National Leader John Key has indicated that his party's policy of completing all historical treaty claims within five years of election will not be achieved.
Treaty Negotiations Minister Michael Cullen pounced on Mr Key's comments as an example of either policy "slipperiness" or confusion over what National's policies were.
Mr Key told Television New Zealand's Breakfast programme that National never had a policy and deadline to settle historical treaty issues.
"What they said was they wanted the claims lodged, and they'd like to see them cleared up by a certain time, but that's not necessarily guaranteed," Mr Key said.
In 2005, National did have a policy of settling all the grievances by 2010.
After Mr Key replaced Don Brash he moved to slightly amend the policy to take account that National could not possibly be in Government until the 2008 election.
In February 2007, Mr Key confirmed that National would tie in the abolition of the Maori seats with the settlement of treaty claims.
"The caucus confirmed that the Maori seats will be abolished, which we anticipate will take place around the time of settlement of historic treaty claims," Mr Key said at that time.
"Around the time of the last settlement - which we anticipate will be in 2014 - National will begin a constitutional process to abolish the seats."
At the time Maori and others criticised the deadline as impossible to achieve.
Mr Key appeared to acknowledge today that it could not be done within the time frame.
"I mean no one can guarantee that, including the current Government, and the reason is that you have to go through a process, and you need durability in that process," Mr Key said.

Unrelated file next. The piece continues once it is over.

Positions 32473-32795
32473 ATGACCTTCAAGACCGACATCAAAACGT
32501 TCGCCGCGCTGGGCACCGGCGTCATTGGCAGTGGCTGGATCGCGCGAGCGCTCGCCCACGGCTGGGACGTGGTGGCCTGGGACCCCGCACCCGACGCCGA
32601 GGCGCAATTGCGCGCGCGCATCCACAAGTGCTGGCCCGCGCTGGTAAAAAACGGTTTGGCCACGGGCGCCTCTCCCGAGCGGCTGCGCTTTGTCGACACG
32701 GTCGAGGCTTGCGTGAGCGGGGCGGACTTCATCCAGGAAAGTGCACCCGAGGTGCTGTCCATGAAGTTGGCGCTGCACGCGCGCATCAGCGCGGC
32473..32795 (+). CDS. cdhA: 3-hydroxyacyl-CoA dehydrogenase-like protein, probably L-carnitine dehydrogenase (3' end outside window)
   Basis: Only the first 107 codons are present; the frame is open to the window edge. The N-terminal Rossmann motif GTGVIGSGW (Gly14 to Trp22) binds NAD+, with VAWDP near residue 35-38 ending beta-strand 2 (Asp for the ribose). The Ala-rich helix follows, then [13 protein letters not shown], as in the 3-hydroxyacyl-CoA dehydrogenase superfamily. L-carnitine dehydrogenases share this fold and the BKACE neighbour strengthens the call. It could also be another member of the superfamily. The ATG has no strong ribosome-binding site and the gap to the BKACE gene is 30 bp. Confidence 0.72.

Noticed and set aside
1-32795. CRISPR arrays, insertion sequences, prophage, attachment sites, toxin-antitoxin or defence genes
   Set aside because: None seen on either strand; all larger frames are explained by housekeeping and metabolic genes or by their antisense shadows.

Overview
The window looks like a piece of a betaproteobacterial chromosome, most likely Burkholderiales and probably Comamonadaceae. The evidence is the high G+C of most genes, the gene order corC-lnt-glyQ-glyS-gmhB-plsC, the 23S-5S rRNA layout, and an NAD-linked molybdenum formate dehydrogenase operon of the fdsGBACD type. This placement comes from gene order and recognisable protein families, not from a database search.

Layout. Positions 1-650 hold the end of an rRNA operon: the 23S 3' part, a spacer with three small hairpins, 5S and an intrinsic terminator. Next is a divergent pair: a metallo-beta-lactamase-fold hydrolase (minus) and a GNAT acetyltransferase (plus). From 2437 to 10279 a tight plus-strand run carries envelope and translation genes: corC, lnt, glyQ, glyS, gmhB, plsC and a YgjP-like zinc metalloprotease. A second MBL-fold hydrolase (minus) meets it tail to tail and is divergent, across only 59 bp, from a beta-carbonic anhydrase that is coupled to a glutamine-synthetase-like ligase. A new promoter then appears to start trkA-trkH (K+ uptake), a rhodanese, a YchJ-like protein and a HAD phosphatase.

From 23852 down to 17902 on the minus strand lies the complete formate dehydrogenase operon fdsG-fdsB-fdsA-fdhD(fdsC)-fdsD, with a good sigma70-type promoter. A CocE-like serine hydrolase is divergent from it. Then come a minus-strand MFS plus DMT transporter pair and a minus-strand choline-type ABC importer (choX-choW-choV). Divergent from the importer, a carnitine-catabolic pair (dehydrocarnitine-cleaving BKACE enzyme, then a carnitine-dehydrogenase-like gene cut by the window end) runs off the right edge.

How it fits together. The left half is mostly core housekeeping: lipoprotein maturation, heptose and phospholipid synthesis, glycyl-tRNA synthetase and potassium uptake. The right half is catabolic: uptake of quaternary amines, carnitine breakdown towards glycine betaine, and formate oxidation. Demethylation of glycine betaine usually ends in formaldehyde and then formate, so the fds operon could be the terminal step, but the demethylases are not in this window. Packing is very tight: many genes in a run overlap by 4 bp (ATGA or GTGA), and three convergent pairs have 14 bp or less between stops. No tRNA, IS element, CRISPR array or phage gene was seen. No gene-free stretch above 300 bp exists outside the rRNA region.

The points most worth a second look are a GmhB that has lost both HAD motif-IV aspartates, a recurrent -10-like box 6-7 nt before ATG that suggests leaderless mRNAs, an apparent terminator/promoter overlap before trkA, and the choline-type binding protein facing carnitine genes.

Dr Cullen said the abandonment of the firm deadline came as a surprise and it was possible Mr Key was making it up as he went along.
Asked if Mr Key maybe moving his position in case he needs to a deal with the Maori Party after the 2008 election, Dr Cullen replied: "I think he's got half a mind on that but the other half simply keeps slipping and sliding".
Labour has a policy of resolving the claims by 2020.
United Future Leader Peter Dunne also questioned Mr Key's stance.
"New Zealand needs to settle grievances once and for all, and sooner rather than later. Both Maori and non-Maori need this to happen so we can move on as a country," Mr Dunne said.
"National makes this point in their policy - so I can't work out why Mr Key now seems willing to delay settling the claims process."
Yesterday, Labour accused Mr Key of being evasive over his attitude to the sale of strategic assets after he criticised new rules allowing ministers to block foreigner taking control of such assets.
Labour continued the attack on Mr Key in Parliament today accusing him of flip-flops, secret agendas and policy slipperiness.